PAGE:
|US20110066151 *||Dec 21, 2009||Mar 17, 2011||Stryker Trauma Sa||External fixation component|
|US20110082458 *||Oct 5, 2009||Apr 7, 2011||Stryker Trauma Sa||Dynamic External Fixator And Methods For Use|
|US20110313419 *||Jun 22, 2011||Dec 22, 2011||Extraortho, Inc.||Hexapod External Fixation System with Collapsing Connectors|
|US20140288562 *||Mar 21, 2013||Sep 25, 2014||Robert Von Zabern||System and method for performing measurable and controled osteotomy|
|EP1364620A1 *||Mar 11, 2003||Nov 26, 2003||CITIEFFE S.r.l.||External fixation system for treating bone fractures|
|WO2000003647A1 *||Jul 16, 1999||Jan 27, 2000||Roger Michael Atkins||Orthopaedic device|
|WO2008034081A2 *||Sep 14, 2007||Mar 20, 2008||Board Of Regents, The University Of Texas System||System, kit and apparatus for attachment of external fixators for bone realignment|
|WO2008034081A3 *||Sep 14, 2007||Oct 16, 2008||Univ Texas||System, kit and apparatus for attachment of external fixators for bone realignment|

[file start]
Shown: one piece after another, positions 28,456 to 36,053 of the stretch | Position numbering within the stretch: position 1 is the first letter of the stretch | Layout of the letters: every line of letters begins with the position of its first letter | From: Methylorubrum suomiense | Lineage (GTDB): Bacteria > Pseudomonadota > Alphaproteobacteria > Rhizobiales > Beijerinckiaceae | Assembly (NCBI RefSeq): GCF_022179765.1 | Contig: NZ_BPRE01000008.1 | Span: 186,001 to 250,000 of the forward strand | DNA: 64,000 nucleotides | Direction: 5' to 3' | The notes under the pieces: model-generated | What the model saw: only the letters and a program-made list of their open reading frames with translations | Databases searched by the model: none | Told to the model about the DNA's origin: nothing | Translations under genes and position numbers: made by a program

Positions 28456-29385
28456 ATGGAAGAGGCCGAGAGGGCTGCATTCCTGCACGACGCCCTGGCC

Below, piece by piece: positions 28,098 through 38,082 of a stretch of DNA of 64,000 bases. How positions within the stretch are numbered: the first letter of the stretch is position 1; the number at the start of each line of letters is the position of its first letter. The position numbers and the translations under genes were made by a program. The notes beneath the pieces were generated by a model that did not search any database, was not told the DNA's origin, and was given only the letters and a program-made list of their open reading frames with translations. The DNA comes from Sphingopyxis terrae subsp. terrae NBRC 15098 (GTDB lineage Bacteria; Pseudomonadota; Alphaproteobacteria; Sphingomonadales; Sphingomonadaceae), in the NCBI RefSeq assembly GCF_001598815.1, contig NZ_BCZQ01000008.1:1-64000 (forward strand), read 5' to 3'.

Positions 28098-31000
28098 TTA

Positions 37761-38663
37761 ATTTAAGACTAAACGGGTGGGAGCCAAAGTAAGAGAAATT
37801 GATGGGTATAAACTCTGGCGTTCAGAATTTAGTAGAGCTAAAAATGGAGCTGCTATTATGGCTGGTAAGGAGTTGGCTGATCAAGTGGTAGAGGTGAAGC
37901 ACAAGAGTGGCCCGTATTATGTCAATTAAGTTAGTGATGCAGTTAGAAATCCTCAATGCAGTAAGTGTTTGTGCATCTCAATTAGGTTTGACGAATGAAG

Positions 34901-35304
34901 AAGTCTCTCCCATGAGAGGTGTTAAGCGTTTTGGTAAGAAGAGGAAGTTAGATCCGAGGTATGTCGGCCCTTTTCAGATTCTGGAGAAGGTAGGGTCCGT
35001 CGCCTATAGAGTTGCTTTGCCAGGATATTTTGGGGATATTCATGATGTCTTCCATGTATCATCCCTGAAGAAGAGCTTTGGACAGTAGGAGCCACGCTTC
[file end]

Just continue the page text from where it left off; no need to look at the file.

|WO2016196498A1 *||May 31, 2016||Dec 8, 2016||Marin Luis E||Dynamic foot plate|
|U.S. Classification||606/56, 606/105, 606/58|
|International Classification||A61B17/66, A61B17/62|
|Cooperative Classification||A61B17/66, A61B17/62|
|May 5, 1993||AS||Assignment|
Owner name: SMITH & NEPHEW RICHARDS, INC., TENNESSEE
Free format text: ASSIGNMENT OF ASSIGNORS INTEREST;ASSIGNORS:PALEY, DROR;HERZENBERG, JOHN E.;GOSNEY, MARK S.;AND OTHERS;REEL/FRAME:006542/0798
Effective date: 19930308
|Apr 15, 1998||FPAY||Fee payment|
Year of fee payment: 4
|Apr 4, 2002||FPAY||Fee payment|
Year of fee payment: 8
|Mar 31, 2006||FPAY||Fee payment|
Year of fee payment: 12